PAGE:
You’re ordering just one packet of seed… Aren’t you are professional grower?
The options were one packet (30 seeds) or 1 gram (over 300+ seeds)
I had clicked the 1 packet button and was just about to complete… When I realised
I’m playing small here. Why not order a decent amount?
I’m a serious player here.
The 1-gram button was then clicked. Phewww!
Arnica a once common herb is now so hard to find
Confused…? We all are.
Arnica montana is commercially cultivated in Estonia and other parts of Europe, even New Zealand. Demand is greater though than supply. North American Herbalists use their own indigenous species (of which there are quite a few)
Australia has… backyard growers, herbalists wanting to have their own supply. That’s it…
Meanwhile changes in agricultural practices in Europe plus restrictions to areas allowing wild harvesting plus supply line disruptions and now we have a hard time sourcing this herb.
While it had been historically easy to source wild harvested material, there was no great need to build up a sustainable cultivated source…
We got lazy as an industry, so now we are paying the price for it.
Why the fuss about Arnica?
Arnica is a standard in Herbal & Homeopathic usage for many years, even centuries.
It’s part of our Natural medicine Materia Medica (range of remedies used in medicine) as Arnica is the number one plant for treating bruises contusions and states of serious injury.
An alpine plant it grows in mountainous regions of Europe and has been historically harvested from the wild. It’s in the daisy family its yellow compound flowers standing tall and proud in alpine meadows.
Not being able to source this plant is like an artist no longer having a much-used colour available for their palette.
What’s Tinderry Mountain Herbs doing about this
Well, how about growing the plant which leads us back to my poised finger on the order button.
Several herbalists in Australia are starting to grow their own Arnica having found it unavailable commercially.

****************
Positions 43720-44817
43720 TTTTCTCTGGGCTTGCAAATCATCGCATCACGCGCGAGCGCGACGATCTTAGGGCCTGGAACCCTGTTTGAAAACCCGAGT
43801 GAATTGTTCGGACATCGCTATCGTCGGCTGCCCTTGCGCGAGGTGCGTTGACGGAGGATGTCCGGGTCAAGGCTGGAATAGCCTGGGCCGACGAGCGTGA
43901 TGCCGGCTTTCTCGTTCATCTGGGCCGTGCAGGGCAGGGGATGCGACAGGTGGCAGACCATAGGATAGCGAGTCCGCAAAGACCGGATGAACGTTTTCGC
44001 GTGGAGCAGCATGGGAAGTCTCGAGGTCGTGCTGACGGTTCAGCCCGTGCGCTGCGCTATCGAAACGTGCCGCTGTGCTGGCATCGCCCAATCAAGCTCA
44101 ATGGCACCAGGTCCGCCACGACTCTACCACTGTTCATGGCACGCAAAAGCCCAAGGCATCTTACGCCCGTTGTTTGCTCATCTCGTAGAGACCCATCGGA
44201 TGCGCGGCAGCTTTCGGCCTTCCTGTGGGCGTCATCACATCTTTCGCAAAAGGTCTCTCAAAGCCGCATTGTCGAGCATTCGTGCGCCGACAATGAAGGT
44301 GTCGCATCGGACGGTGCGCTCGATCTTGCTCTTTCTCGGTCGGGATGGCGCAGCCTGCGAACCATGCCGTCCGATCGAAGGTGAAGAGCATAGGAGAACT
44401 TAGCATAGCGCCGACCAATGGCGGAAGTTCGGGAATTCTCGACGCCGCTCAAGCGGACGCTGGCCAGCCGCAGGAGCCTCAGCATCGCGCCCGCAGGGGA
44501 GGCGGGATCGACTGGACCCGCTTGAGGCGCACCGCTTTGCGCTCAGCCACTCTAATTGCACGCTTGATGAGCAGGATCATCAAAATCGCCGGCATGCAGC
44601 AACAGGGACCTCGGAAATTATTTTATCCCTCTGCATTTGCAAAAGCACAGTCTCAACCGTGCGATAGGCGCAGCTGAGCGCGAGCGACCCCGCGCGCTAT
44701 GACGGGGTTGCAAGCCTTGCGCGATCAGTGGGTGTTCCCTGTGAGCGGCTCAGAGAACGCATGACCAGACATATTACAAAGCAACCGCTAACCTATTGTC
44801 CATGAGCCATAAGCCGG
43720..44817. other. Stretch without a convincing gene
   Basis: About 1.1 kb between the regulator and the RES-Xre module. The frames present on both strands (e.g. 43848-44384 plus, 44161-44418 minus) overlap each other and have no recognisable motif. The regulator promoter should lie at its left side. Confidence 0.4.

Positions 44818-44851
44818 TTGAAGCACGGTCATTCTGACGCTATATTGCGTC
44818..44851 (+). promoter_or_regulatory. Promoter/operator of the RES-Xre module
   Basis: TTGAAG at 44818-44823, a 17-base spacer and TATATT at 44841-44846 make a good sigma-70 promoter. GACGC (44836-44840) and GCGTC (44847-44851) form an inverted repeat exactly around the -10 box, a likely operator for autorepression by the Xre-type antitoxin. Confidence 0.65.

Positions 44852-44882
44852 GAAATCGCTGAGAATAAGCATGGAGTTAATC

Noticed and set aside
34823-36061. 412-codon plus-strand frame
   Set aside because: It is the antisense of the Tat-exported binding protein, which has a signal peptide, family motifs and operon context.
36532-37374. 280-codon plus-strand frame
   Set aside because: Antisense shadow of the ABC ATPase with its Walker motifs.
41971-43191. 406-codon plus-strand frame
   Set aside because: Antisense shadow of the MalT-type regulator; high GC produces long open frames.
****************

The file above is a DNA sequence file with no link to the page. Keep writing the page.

That what I’m doing… Proof of concept that it is possible to grow it successfully & easily in Australia.
What types of Arnicas are there?
Is it just Arnica montana the classical species from Europe you see talked about in all of the herb books?
There is another interchangeable species - Arnica chamissonis growing well on the farm.
It’s from North America which incidentally has several Arnica species all active therapeutically.
Arnica chamissonis is recognised by the European commission as being equivalent therapeutically.
Also, it’s a darn sight easier to grow. Often called the lowland arnica as it is not being dependent on altitude to grow.
Adding Arnica montana to the grow list is the icing on the cake.
What I would like to see is several growers dispersed around the country at different levels of scale lending resilience and some level of supply to our domestic market.
There’s also room for growers at scale too. Here’s an excellent opportunity for specialist growers to supply a much-needed herb. Having herbs supplied from commercial cultivation take the pressure of wild populations and supplies a better quality & more effective medicine. Win Win Win.
Commercial material is not always good quality.
See the pithy quote below from Michael Moore.
‘The bright yellow leaves manage to reach us looking like fluffy brown stuffing removed from an ancient sofa left in the backyard for 12 years…. I have been unable, in two decades to reduce the Arnica I have gathered to the morbid lifelessness of the Arnica I have purchased in normal commerce…. Maybe they use special life-sucking machinery especially developed for the herb trade and politicians. Unlike the latter I am sure the international herb trade means well.’
Quote - Michael Moore – Medicinal Plants of the Pacific West.1995
My stand for this valuable herb
To have the plant growing in Australia. A range of growers earning a good livelihood supplying the local market. High quality plant material being produced that makes high quality medicine.
The wild populations of Arnica breathing a bit easier as this enterprise takes the pressure off them and gets us out of unsustainable logistic supply lines for our important botanical medicines.